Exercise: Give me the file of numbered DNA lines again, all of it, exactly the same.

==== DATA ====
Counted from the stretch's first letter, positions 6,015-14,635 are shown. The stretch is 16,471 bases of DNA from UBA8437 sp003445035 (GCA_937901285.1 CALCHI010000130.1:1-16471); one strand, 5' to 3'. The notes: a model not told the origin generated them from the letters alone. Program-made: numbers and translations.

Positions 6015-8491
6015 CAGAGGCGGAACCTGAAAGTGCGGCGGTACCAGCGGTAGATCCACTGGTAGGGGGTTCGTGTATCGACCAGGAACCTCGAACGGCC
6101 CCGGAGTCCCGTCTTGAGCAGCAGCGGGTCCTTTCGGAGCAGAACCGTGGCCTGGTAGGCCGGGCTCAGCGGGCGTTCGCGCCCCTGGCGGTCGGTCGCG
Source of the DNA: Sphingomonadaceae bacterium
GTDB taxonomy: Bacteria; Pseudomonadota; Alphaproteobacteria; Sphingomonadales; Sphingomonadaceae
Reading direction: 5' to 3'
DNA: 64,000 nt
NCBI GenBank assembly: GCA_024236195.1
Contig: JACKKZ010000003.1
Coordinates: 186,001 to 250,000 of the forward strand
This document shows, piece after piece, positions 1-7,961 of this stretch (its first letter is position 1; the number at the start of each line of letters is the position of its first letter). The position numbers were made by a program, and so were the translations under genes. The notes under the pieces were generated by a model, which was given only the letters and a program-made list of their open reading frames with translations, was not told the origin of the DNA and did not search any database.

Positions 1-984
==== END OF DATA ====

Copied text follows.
Counted from the stretch's first letter, positions 6,015-14,635 are shown. The stretch is 16,471 bases of DNA from UBA8437 sp003445035 (GCA_937901285.1 CALCHI010000130.1:1-16471); one strand, 5' to 3'. The notes: a model not told the origin generated them from the letters alone. Program-made: numbers and translations.

Positions 6015-8491
6015 CAGAGGCGGAACCTGAAAGTGCGGCGGTACCAGCGGTAGATCCACTGGTAGGGGGTTCGTGTATCGACCAGGAACCTCGAACGGCC
6101 CCGGAGTCCCGTCTTGAGCAGCAGCGGGTCCTTTCGGAGCAGAACCGTGGCCTGGTAGGCCGGGCTCAGCGGGCGTTCGCGCCCCTGGCGGTCGGTCGCG
Source of the DNA: Sphingomonadaceae bacterium
GTDB taxonomy: Bacteria; Pseudomonadota; Alphaproteobacteria; Sphingomonadales; Sphingomonadaceae
Reading direction: 5' to 3'
DNA: 64,000 nt
NCBI GenBank assembly: GCA_024236195.1
Contig: JACKKZ010000003.1
Coordinates: 186,001 to 250,000 of the forward strand
This document shows, piece after piece, positions 1-7,961 of this stretch (its first letter is position 1; the number at the start of each line of letters is the position of its first letter). The position numbers were made by a program, and so were the translations under genes. The notes under the pieces were generated by a model, which was given only the letters and a program-made list of their open reading frames with translations, was not told the origin of the DNA and did not search any database.

Positions 1-984